Although relatively new, React Native has acquired a high degree of popularity. The “Stack Overflow Developer Survey 2019” report identifies it as the 8th most loved framework. Facebook, Walmart, and Bloomberg are some of the top companies that use React Native.

The popularity of React Native comes from its advantages. Some of its advantages are as follows:

  • Performance: It delivers optimal performance.
  • Cross-platform development: You can develop both Android and iOS apps with it. The reuse of code expedites development and reduces costs.
  • UI design: React Native enables you to design simple and responsive UI for your mobile app.
  • 3rd party plugins: This framework supports 3rd party plugins.
  • Developer community: A vibrant community of developers support React Native.

Why React Native is fundamentally different from earlier hybrid frameworks

Are you wondering whether React Native is just another of those hybrid frameworks like Ionic or Cordova? It’s not! React Native is fundamentally different from these earlier hybrid frameworks.

React Native is very close to native. Consider the following aspects as described on the React Native website:

  • Access to many native platforms features: The primitives of React Native render to native platform UI. This means that your React Native app will use many native platform APIs as native apps would do.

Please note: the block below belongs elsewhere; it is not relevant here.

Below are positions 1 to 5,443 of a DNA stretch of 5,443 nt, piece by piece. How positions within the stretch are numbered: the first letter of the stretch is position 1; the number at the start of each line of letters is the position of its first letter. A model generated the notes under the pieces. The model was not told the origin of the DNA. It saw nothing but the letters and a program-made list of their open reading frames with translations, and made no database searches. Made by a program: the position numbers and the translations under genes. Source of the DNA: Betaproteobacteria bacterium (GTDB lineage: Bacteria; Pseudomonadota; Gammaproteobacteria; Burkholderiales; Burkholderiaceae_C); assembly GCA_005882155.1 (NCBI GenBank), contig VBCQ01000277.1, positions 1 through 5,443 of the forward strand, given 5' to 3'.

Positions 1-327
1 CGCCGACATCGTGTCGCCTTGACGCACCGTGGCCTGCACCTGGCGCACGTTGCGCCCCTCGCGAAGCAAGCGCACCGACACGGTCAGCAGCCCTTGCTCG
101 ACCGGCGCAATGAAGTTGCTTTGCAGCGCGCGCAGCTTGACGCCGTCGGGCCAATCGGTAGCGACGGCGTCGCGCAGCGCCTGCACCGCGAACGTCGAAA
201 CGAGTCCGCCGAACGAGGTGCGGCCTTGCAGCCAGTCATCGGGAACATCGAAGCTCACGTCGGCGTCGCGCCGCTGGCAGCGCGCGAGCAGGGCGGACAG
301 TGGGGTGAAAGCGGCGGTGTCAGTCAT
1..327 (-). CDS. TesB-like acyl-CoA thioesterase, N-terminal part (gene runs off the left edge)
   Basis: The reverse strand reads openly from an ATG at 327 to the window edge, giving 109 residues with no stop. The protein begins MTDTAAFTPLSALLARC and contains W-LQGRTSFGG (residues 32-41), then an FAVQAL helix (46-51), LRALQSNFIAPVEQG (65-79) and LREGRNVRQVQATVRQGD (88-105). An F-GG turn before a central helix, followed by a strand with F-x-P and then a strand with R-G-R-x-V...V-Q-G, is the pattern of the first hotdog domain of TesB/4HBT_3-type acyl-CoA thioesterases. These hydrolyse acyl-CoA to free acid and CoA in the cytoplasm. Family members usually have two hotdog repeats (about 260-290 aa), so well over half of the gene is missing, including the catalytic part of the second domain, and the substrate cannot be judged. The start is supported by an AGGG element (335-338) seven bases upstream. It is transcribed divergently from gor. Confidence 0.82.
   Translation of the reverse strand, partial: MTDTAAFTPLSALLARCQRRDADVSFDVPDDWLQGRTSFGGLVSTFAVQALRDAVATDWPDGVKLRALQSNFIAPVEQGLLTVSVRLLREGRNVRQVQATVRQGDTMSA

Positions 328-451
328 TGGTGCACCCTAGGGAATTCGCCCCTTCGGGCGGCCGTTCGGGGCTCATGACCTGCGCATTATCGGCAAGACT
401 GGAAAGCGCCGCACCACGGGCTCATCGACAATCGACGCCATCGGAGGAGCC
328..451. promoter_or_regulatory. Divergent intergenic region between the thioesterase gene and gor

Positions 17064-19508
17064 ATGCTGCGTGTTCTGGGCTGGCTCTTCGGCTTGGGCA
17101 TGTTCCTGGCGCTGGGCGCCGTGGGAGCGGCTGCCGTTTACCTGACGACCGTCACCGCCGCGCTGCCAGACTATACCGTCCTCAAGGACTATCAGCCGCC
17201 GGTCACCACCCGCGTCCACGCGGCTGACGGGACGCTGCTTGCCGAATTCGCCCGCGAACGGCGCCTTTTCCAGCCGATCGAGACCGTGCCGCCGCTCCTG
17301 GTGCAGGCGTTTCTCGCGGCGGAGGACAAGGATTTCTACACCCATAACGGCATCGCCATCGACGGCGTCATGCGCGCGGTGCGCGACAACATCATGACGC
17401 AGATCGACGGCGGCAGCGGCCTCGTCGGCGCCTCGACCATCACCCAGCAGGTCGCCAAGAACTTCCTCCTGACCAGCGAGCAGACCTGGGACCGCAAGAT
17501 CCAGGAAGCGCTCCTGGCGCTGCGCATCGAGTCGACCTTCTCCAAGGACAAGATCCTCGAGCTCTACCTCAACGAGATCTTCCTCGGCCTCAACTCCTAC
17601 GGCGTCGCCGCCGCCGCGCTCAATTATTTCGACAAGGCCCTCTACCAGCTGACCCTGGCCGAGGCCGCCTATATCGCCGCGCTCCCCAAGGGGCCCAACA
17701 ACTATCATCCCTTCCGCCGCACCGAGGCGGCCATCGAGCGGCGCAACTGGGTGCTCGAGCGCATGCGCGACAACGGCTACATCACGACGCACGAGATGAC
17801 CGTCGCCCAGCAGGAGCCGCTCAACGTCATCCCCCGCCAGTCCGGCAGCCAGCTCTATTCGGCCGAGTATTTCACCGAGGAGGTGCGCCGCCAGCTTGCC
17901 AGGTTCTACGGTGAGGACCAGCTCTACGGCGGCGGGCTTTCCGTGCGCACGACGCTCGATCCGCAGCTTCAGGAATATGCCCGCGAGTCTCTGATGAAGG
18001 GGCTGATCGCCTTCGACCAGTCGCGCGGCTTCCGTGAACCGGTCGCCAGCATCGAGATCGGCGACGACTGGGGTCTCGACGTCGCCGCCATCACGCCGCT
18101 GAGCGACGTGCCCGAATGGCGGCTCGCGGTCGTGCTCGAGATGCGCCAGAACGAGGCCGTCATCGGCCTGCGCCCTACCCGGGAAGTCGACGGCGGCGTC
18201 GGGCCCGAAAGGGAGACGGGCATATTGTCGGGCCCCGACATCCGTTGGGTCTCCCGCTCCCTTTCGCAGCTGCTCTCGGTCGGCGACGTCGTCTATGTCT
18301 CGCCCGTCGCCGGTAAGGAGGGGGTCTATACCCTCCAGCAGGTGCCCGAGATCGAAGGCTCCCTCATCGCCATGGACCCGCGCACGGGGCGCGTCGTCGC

• Near-native user experience: React Native provides several native components, and these are platform agnostic.
  • The ease of accessing native APIs: React Native uses a declarative UI paradigm. This enables React Native to interact easily with native platform APIs since React Native wraps existing native code.

Due to these factors, React Native offers many more advantages compared to those earlier hybrid frameworks. We now review them.

#android app #frontend #ios app #mobile app development #benefits of react native #is react native good for mobile app development #native vs #pros and cons of react native #react mobile development #react native development #react native experience #react native framework #react native ios vs android #react native pros and cons #react native vs android #react native vs native #react native vs native performance #react vs native #why react native #why use react native

Einar  Hintz

Einar Hintz

1599055326

Testing Microservices Applications

The shift towards microservices and modular applications makes testing more important and more challenging at the same time. You have to make sure that the microservices running in containers perform well and as intended, but you can no longer rely on conventional testing strategies to get the job done.